UMSL saves Normandie Golf Course

Normandie Golf Course

Jack Sharp, a six-year member of Normandie Golf Course from University City, Mo., putts in for par on the course’s 18th hole. UMSL announced today that it completed a purchase of the 117-acre tract at the southern edge of the campus. (Photo by August Jennewein)

The long, daunting par 3 closing hole at the historic Normandie Golf Course will be around to challenge St. Louis-area golfers for at least another decade.

The University of Missouri–St. Louis today announced it has completed a purchase of the 117-acre tract at 7605 St. Charles Rock Road – adjacent to the southern edge of the campus – for $1.4 million with private funds donated exclusively for that purpose. Well-known Walters Golf Management has signed a 10-year agreement with UMSL to operate and market the course. UMSL will receive $1 a year in lease payments.

“The Normandie Golf Course has been an important community asset for more than 100 years,” UMSL Chancellor Thomas George said. “We want to make sure that over the long term it is operated and developed in a manner that benefits UMSL students and the surrounding community.”

George said the agreement with Walters was the “best way in which UMSL can ensure Normandie thrives” over the next decade without directly investing university or tax dollars.

“We promised the local community that every effort would be made to keep Normandie as a golf course for the foreseeable future,” George said. “The agreement with Walters provides it with financial flexibility to improve and market the course.”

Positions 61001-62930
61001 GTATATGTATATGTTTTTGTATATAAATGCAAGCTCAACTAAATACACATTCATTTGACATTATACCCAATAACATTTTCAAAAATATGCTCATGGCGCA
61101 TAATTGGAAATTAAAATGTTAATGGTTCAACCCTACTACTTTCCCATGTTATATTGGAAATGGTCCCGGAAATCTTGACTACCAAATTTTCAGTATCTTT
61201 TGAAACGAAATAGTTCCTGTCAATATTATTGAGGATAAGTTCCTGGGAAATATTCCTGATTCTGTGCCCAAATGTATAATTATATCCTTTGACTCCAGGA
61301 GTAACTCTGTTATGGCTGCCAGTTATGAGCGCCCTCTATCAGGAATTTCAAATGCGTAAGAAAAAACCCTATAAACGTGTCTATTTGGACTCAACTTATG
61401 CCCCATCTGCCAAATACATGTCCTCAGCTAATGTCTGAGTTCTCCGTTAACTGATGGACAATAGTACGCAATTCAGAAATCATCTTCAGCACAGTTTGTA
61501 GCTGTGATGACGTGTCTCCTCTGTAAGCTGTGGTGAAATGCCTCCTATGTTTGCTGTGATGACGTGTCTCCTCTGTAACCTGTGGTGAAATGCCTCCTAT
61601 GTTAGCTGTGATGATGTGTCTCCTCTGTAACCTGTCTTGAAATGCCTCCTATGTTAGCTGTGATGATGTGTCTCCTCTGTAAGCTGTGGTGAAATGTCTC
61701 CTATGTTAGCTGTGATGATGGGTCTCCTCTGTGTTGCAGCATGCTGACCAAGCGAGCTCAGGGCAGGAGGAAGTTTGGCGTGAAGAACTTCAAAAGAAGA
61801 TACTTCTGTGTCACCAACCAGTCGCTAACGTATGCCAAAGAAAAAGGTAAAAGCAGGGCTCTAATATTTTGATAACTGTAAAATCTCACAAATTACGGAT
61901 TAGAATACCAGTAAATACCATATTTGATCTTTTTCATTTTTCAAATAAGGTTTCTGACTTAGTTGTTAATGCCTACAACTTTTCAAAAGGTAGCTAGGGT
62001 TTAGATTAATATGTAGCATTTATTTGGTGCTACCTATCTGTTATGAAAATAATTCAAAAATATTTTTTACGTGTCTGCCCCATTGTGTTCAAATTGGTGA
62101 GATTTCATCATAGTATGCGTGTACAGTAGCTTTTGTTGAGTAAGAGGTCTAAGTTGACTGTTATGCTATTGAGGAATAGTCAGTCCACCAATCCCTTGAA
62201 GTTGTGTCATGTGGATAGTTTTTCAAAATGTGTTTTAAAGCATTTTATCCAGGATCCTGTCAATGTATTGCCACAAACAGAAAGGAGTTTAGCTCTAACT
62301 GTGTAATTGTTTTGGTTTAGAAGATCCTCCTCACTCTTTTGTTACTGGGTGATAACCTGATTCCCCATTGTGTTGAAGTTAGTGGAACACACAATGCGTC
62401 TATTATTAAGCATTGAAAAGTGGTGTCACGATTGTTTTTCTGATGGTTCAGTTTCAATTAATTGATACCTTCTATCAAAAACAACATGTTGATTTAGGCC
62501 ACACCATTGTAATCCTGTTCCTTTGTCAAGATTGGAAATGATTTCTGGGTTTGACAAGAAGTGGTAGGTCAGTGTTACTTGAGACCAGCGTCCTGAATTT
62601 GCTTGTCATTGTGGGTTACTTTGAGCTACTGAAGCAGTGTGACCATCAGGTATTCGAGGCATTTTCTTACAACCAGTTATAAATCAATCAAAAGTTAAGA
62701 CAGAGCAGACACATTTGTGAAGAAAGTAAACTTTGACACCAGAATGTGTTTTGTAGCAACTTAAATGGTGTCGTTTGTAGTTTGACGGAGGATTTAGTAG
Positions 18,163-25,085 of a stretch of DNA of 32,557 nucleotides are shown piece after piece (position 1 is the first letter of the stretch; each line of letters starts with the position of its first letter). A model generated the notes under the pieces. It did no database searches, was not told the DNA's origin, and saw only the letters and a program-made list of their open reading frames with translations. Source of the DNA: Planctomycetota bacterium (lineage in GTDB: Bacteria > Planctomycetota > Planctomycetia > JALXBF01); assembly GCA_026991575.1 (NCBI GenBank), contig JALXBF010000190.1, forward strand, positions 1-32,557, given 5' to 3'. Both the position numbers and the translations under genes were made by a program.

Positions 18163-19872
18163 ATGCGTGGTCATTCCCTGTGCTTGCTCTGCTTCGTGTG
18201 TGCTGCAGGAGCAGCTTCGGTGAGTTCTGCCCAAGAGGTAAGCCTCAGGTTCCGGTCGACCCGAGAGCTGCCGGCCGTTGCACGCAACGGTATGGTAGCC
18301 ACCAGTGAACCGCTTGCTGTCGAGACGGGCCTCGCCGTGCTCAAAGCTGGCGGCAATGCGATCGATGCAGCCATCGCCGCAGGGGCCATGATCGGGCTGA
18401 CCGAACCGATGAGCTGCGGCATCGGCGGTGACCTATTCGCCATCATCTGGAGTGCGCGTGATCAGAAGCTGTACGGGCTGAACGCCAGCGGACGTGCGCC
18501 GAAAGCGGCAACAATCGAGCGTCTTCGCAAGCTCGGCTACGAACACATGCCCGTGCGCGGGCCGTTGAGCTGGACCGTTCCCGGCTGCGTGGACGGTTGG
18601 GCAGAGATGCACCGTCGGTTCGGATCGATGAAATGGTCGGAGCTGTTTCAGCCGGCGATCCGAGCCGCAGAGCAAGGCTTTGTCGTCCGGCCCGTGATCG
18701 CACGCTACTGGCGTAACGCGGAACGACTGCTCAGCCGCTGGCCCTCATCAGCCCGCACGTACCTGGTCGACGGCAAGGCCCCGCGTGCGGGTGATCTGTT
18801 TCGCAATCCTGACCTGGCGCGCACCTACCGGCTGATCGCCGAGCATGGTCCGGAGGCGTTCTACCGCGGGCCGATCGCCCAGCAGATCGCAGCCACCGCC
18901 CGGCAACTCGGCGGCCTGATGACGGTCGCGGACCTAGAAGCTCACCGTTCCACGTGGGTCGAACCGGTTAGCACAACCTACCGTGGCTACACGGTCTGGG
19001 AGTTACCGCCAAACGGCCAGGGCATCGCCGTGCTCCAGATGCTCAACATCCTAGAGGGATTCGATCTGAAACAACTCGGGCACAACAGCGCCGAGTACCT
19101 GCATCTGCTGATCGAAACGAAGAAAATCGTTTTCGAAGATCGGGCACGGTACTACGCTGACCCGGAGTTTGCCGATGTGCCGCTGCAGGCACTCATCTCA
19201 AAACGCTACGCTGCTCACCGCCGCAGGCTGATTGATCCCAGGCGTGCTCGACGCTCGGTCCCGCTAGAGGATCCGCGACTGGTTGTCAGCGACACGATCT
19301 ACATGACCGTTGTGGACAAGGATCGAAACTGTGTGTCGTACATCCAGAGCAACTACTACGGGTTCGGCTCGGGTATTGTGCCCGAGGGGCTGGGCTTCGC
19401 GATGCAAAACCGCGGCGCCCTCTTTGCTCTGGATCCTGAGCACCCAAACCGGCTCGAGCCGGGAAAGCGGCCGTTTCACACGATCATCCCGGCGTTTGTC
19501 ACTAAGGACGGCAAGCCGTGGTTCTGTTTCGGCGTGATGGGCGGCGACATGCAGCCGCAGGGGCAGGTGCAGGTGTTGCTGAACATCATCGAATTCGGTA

“We’re humbled to be entrusted as the caretaker of this 100-year-old gem,” said Jeffrey Smith, principal and managing partner of Walters Golf Management. “We take this responsibility very seriously. This is a historic course with a layout unique to St. Louis. So, the investments we make going forward will be done to improve the golfing experience without affecting the ambience that makes Normandie special.”

Smith said that Walters staff would begin immediately enhancing the clubhouse and playing conditions as well as create a long-term plan for other potential improvements. The rate of improvements, Smith said, will be dictated largely by the support shown by area golfers.

That message resonates with George.

“Those who love Normandie can best demonstrate that affection by playing the course,” George said. “Like UMSL, Walters wants this course to be a community asset for years to come.”

Walters will be implementing special-rate programs for UMSL students, alumni, faculty and staff. The firm will also look into starting youth-development programs and enhancing league play.

Acquiring Normandie became a real possibility following a meeting of the UMSL Chancellor’s Council in May, when members learned that the property near UMSL was for sale.

“We discussed what impact future development of the golf course would have on UMSL and the neighboring community,” said Mark Burkhart, retired executive with Cassidy Turley and chairman of the Chancellor’s Council Committee on Building and Grounds. “It quickly became apparent that the best possible option for everyone was an association involving UMSL.”

Realizing that UMSL was not in a position to purchase the property itself, Burkhart said he was delighted that members of the council were able to finance the purchase for the university.

Normandie Golf Course
Descendants of Charles Lucas – who created what is now known generally as the Greater Normandy area – established the Normandie Country Club and Golf Course in 1901. The 18-hole course became public in 1985. It is the oldest public course west of the Mississippi River.

Media Coverage:
St. Louis Public Radio | 90.7 KWMU
St. Louis Post-Dispatch
KSDK (Channel 5)
The Associated Press (via The Daily Journal)


Short URL: